Abstract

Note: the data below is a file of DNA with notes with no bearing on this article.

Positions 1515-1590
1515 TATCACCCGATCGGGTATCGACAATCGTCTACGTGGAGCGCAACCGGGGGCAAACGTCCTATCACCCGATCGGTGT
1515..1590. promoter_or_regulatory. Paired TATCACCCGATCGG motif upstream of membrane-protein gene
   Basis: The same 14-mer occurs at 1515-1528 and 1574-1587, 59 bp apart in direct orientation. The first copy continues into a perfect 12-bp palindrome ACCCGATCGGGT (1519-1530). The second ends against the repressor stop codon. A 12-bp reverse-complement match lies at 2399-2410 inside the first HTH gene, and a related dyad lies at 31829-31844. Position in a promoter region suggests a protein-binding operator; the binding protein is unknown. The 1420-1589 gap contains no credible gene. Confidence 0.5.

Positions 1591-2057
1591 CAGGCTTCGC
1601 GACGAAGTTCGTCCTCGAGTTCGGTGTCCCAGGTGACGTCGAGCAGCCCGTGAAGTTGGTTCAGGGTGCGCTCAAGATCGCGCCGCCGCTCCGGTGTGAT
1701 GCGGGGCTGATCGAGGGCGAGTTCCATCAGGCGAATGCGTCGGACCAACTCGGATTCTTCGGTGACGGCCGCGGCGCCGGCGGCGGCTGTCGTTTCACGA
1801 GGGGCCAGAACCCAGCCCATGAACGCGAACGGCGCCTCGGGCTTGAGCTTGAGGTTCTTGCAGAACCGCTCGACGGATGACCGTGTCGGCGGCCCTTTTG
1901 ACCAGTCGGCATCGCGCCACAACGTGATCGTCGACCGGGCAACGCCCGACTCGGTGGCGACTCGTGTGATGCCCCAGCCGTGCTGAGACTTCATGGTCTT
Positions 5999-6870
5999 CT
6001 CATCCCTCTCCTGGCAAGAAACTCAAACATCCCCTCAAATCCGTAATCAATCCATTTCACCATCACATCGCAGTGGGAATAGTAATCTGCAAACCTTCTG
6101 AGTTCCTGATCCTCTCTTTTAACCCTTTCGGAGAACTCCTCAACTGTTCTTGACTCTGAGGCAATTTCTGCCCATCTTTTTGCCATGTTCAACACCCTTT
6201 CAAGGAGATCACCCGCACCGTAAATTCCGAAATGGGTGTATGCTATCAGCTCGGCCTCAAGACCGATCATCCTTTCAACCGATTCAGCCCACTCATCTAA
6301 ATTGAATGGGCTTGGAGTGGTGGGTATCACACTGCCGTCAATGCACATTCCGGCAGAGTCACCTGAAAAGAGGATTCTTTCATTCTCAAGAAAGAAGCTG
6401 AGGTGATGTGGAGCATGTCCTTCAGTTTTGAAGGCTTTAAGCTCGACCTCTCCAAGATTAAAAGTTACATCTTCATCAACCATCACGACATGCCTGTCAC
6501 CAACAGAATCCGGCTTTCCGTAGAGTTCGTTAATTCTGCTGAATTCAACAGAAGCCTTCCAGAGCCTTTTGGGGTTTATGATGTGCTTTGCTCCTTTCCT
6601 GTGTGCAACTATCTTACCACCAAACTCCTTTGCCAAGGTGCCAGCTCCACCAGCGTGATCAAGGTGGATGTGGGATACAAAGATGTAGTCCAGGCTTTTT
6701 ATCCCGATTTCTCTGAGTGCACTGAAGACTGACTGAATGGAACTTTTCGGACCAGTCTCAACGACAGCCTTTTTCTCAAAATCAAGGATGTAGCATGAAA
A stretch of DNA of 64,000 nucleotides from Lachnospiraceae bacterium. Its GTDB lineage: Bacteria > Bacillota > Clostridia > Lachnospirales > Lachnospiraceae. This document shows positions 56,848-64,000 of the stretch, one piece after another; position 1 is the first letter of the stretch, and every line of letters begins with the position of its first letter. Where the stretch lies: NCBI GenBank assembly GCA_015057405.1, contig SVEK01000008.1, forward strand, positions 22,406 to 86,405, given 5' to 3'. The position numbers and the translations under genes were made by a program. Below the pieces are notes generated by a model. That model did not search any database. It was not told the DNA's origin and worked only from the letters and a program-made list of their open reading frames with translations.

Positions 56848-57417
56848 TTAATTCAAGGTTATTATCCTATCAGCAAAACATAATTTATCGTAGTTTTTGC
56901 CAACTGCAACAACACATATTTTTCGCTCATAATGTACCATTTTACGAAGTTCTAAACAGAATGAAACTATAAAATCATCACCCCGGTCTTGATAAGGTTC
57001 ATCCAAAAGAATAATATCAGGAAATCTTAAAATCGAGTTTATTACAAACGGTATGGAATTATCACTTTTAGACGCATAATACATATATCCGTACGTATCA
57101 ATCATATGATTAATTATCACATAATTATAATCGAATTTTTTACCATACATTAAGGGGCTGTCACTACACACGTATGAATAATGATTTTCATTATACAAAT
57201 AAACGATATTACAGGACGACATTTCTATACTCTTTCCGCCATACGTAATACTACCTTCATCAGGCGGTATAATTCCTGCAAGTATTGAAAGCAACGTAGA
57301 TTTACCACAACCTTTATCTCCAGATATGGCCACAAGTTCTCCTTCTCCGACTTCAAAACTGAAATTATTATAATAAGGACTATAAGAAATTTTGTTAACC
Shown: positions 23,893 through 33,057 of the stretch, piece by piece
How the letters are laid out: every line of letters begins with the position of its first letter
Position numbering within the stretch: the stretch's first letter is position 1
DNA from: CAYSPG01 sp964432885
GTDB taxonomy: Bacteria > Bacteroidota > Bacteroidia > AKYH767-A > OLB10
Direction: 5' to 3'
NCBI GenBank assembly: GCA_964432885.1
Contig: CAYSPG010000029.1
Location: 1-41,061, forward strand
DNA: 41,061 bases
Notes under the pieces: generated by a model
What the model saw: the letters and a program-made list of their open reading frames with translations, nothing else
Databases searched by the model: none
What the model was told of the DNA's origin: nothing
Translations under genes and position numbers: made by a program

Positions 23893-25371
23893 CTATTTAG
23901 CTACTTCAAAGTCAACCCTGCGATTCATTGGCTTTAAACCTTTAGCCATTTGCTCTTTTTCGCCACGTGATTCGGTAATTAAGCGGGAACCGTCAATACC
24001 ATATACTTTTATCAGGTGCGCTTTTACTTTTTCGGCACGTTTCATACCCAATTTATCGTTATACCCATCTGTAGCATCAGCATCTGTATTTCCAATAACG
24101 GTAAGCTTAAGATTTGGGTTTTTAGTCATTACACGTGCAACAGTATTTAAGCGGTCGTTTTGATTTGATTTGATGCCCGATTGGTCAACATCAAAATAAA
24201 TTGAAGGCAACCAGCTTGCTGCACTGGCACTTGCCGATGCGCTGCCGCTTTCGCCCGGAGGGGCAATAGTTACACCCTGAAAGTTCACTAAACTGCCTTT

A summary of geophysical applications peculiar to archaeology and magnetic surveying techniques applied by the University of Nebraska to archaeological sites is presented. In contrast to geophysical targets, the size and depth of the features of interest on archaeological sites are from several centimeters to a few meters. Typical features are historic foundations, wells, privies or prehistoric earthen features such as earth house floors, storage pits, or fire hearths. The most commonly used geophysical methods are resistivity, radar, and magnetometry. The program at the University of Nebraska has concentrated on magnetic surveying field methods based on the use of two magnetometers in the difference mode to correct for temporal variations. Data processing used both microcomputers and mainframe computers. Microcomputers are used in the field and near sites to log data and to do preliminary mapping. Mainframe computers are used for further processing and filtering and for producing a variety of graphical representations of the data for an archaeological audience. Case histories presented are from site surveys in North Dakota, Oklahoma, Colorado, and Nebraska.

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